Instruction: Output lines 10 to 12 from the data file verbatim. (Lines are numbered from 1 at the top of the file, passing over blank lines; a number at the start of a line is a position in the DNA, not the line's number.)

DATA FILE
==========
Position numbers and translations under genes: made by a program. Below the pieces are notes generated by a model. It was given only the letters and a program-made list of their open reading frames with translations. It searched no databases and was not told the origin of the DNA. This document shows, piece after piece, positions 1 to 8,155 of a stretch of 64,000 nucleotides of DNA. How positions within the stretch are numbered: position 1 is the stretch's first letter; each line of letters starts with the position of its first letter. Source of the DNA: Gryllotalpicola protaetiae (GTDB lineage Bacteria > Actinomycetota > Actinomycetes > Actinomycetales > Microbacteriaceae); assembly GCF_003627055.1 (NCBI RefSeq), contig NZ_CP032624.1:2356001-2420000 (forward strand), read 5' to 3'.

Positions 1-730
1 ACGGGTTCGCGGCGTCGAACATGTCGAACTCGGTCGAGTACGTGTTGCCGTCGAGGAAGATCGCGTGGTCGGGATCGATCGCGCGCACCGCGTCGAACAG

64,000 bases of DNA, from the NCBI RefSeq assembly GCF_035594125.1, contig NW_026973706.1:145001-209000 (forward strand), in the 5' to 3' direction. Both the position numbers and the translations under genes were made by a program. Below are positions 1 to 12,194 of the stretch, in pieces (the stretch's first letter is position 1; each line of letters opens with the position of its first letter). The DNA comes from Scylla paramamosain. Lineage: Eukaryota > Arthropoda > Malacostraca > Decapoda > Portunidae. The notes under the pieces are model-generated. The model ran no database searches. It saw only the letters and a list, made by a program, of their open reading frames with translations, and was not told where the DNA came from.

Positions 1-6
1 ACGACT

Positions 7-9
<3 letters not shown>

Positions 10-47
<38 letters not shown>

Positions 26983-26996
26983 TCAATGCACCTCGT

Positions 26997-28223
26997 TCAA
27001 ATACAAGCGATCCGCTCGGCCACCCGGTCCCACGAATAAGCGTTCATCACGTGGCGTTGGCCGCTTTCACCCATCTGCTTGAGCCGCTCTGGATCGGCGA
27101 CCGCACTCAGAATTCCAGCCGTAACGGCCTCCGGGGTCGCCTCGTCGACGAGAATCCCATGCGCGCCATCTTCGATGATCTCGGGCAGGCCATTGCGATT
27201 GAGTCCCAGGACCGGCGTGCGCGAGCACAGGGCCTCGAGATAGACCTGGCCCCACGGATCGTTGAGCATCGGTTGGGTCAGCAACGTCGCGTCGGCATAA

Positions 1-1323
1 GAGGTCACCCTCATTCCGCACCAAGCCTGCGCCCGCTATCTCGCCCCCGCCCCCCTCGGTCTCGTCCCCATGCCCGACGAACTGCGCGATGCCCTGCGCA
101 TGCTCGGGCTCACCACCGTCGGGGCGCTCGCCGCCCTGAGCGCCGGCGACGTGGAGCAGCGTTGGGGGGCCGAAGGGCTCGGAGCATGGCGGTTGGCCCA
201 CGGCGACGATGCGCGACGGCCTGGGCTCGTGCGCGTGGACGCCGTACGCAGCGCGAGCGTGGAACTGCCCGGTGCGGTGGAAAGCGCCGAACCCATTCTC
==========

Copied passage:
<38 letters not shown>

Positions 26983-26996
26983 TCAATGCACCTCGT